Did Bieber pull a Miley Cyrus with the ‘lolly dance’?

While everyone was ragging on Miley Cyrus and her hammer-licking antics in the Wrecking Ball video, Justin Bieber was cooking up a new treat for pop culture fiends to point and laugh at. And we missed it … almost.

The 19-year-old's latest appearance is a feature in Lolly, the new single from R&B artist Maejor Ali. A song about drugs and women and licking, lots of licking, served with a side of Bieber rapping his transition-to-adulthood little heart out in a very cringeworthy fashion.

"I'm all fancy, yeah, I'm popping Pellegrino/I'm in the El Camino when I pull up on the scen-o", he rhymes. Or not so much … What Justin?

Surely if he's not old enough to rap about alcohol and has to use mineral water as a substitute, he's not nearly old enough to be singing about his ding-dong and how much girls like it, or to be featured in a song about drugs, period.

(Where is all the rage and hype about race appropriation now? Because seriously, it's needed. And if someone could write it in Dr Seuss fashion, that would be great, I think the Biebs would understand it better.)


To top it all off, the dance featured in the video has now been touted as the "lolly dance". Granted, there are no "home girls here with the big butt, shaking it like we at a strip club" – thank you Miley for your poetic references to twerking in We Can't Stop – and although the video is sans tonguing of hardware and the dance is fairly innocent, it's the subject matter of the song that Justin is asking his teen fans to "lolly dance" to that's questionable.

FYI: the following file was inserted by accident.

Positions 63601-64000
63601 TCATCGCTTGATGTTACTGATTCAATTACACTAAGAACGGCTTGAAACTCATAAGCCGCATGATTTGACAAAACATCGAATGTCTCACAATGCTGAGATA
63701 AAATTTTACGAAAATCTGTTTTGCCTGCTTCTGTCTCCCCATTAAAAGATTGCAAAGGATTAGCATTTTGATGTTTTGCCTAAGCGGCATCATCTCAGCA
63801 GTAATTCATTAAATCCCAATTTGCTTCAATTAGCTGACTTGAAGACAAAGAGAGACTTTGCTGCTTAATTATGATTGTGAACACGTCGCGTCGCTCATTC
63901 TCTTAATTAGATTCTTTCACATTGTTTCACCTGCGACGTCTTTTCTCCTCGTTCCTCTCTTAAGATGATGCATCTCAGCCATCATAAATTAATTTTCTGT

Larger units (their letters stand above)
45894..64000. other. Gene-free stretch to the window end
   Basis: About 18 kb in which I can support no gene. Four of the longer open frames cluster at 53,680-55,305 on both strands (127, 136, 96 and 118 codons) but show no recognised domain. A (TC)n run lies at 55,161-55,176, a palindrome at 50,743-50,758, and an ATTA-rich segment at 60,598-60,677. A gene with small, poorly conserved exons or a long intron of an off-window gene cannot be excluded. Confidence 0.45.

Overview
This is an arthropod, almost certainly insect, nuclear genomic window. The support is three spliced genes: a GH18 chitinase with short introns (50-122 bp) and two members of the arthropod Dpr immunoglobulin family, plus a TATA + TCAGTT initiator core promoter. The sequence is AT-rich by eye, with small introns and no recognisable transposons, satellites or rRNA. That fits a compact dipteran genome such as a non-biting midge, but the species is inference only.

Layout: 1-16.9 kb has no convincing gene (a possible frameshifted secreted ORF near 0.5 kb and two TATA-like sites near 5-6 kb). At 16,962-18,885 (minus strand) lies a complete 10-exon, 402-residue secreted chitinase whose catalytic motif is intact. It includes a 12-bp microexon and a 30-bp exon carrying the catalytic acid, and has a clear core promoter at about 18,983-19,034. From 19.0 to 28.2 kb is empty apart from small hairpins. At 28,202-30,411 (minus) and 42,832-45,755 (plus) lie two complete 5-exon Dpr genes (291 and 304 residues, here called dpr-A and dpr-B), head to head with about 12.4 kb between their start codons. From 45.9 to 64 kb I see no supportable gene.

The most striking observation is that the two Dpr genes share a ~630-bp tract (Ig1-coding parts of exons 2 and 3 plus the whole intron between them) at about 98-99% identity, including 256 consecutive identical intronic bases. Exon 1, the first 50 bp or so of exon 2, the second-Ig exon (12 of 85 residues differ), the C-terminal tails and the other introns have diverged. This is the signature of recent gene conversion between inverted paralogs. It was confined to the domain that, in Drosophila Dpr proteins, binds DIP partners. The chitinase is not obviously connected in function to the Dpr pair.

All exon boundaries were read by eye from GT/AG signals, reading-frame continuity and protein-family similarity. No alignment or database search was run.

While it's fairly safe to assume that the lyrics Justin sings – "She say she love my lolly, she wanna make it pop, she say she love my lolly, she wanna lick the top" – are in reference to his penis (this image is still wrong, so wrong), there are also references to Molly, a club term for ecstasy. Another artist featured on the track, Juicy J, sings: "Molly make her lose them underwear."

Playground crushes
Are you condoning the use of drugs to take advantage of women, Mr Bieber, in the hope they will love your lolly? Three problems exist. 

1. Again, where is the outcry?

2. Justin's fan base at this stage are mostly girls who are not of consensual age yet. (Are these references and the innocence of young girls being subjected to it not bothering anyone else yet?)

3. When these girls do grow up and realise you condoned all sorts of things by singing about them willy-nilly, while hiding behind some pseudo-dance, they're going to do everything but love your lolly.

I realise that pop stars who grow up on Twitter and our televisions do in fact still grow up. They move from cute, cuddly, talented little things who sing about playground crushes, to teenagers who have experiences with drugs and alcohol and run-ins with the law, to eventually featuring all of this in their music.

But do we as an audience, or rather, does Justin Bieber's female, impressionable, school-going audience really need that proven to them? In the most crass way? We get it. You're growing. Take a time out if you need to and then come back and get on with it. cc Miley Cyrus.

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